A cultural change in cricket (Column: Close-in) - Window To News
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A cultural change in cricket (Column: Close-in)

Saturday - April 4, 2020 10:46 am , Category : SPORTS
"The World is Flat", a book written by Thomas Friedman analysing globalisation in the 21st century, is very relevant to the way cricket has developed around the world. Technology has made communication, travel and interaction fast and easy, making distances irrelevant. Friedmans book has had its critics, quite understandably so, as trade barriers, country regulations and protection created obstacles that diffused the very essence of flatness.
Cricket, fortunately has no such qualms, as the rules of cricket have a common thread among all those who play it. The International Cricket Council (ICC) has been making a constructive effort in popularising the game in the far corners of the world.
The T20, the shortest format of the game, makes cricket easier to follow and play and if it does find a place in the Olympics, cricket as a sport could become a huge success. The last time cricket was played in the Olympics was way back in the year 1900 when England won the gold medal whereas, the silver was won by France, a country that has since moved away from the game.
One does see stray cricket matches being played around France, but as stories go, the defeat at the hands of the British empire was just not palatable for France to continue playing the sport anymore.
Cricket has all the ingredients and character that makes it a "gentleman's game". In the earlier days, cricket was played hard but in a sporting and honest manner. There was applause and appreciation by fellow players and an aura that created a passion and enjoyment not only among the 22 players playing it but also among the spectators and fans following it.
The cricket culture, thereafter, gradually changed for the worse. Winning at all costs became the norm and the gentlemen's sport suddenly developed into a typical street brawl. Cricket went from being fun and enjoyable to become a game full of verbal swearing and cheating.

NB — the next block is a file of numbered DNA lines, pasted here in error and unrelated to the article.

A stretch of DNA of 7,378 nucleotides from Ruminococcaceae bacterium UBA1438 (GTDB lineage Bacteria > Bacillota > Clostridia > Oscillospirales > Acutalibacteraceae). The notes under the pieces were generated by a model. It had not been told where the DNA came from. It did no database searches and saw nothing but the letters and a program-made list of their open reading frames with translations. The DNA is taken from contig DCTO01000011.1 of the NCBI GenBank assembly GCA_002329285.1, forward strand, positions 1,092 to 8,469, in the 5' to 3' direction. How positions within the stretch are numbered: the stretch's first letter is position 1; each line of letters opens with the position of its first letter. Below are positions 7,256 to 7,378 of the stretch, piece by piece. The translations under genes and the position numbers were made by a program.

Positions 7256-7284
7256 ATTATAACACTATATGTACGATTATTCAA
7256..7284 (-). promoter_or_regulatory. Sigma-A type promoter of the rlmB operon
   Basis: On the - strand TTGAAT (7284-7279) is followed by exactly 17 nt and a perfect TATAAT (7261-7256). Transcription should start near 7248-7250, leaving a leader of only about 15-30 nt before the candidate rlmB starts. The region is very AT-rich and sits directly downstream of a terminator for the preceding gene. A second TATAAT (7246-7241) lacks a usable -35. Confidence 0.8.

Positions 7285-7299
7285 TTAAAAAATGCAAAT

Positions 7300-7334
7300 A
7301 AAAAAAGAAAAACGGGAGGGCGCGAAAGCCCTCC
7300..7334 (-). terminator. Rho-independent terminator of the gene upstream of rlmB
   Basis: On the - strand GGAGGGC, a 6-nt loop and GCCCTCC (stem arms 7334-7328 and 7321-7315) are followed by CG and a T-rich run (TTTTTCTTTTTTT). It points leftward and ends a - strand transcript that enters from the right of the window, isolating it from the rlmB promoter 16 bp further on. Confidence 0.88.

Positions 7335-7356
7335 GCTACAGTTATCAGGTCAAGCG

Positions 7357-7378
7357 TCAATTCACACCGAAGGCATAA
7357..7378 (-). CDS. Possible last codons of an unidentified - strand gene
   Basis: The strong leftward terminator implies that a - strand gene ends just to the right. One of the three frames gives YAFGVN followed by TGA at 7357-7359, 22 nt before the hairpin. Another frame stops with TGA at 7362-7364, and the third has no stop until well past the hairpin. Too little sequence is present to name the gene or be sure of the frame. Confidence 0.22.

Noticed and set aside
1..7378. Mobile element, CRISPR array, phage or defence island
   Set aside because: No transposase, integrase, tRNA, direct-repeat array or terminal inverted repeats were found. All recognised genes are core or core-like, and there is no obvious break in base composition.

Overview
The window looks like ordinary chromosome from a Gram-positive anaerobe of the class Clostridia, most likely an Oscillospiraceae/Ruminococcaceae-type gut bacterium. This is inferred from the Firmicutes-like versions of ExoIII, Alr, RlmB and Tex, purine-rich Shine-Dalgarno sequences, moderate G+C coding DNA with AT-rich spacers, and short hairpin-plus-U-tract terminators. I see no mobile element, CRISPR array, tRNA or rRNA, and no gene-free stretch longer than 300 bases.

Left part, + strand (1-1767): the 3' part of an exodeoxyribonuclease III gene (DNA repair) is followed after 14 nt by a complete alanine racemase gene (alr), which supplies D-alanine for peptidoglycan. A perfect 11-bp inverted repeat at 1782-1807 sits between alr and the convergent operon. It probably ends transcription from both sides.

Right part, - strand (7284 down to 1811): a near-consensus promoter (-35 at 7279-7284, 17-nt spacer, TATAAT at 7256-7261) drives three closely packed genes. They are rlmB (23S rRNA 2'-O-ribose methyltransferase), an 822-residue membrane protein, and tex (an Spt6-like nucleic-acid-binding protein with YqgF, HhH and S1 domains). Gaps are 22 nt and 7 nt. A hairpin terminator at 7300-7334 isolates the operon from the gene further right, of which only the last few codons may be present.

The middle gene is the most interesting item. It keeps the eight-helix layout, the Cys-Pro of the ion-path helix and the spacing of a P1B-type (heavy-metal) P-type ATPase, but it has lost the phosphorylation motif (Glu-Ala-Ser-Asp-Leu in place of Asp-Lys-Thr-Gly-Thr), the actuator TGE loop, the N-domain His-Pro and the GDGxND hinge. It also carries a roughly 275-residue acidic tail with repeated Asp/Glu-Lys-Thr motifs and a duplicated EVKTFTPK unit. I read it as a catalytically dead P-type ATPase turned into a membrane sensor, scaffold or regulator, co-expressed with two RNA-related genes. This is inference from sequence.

Cricket with the introduction of television escalated viewership immensely as the game became easier to watch and follow. However, the unfair, uncalled for retorts were still a part and parcel of the game.
The word "sledging" became a part of the cricket dictionary and Australia became the epicentre of it in the early 70's. There were some very funny remarks that emerged, however, kindness and friendship were certainly not a part of it.
The stump microphone is what brought some sanity into play. Conversations were recorded and the access to it in the spectrum that it covered, at least had some positive effect in controlling the hooliganism that had penetrated into the royal game.
The flat world as Friedman visualised is the way cricket is heading towards, presently. The various T20 leagues, the several international cricket encounters, the easy and now familiar travel and stay has brought cricketers closer to one another. Although, the sport does bring in that bit of rivalry, however, friendship and camaraderie also seem to emanate, thereafter. Cricketers from all around the world presently look as though they have a very close bonding. They seem to have formed a fraternity that are fighting together for the good of the game.
There seems to be a human touch coming back before, during and after the match. This is the cultural change that one can see as cricketers are getting more comfortable with each other. This is excellent for the game of cricket.
Australia, the team known for sledging and winning at all costs, previously decided to make a radical change after some of their players were found ball-tampering in South Africa in 2018. Their fans and followers were hurt after the incident. Cricket Australia, therefore, instilled a cultural change of playing the game fair, as good human beings, respecting the opponents, abstaining from abusing but retorting through some healthy banter instead.
This change has revolutionised Australian cricket and cricketers for the better. They are now a side on the rise, where the respect for the game and their opponents is far more important than being victorious at all costs. Their crowds and fans are flocking back and the present Australian team has become a true example of the how cricket goodness can prevail if pursued correctly.
The most important text in the Olympic games is so relevant to the way cricket needs to be nurtured in the future. "It is not to win but to take part, just as the most important thing in life is not the triumph but the struggle. The essential thing is not to have conquered but to have fought well".
(Yajurvindra Singh is a former Test cricketer. Views expressed are personal)

--IANS ys/aak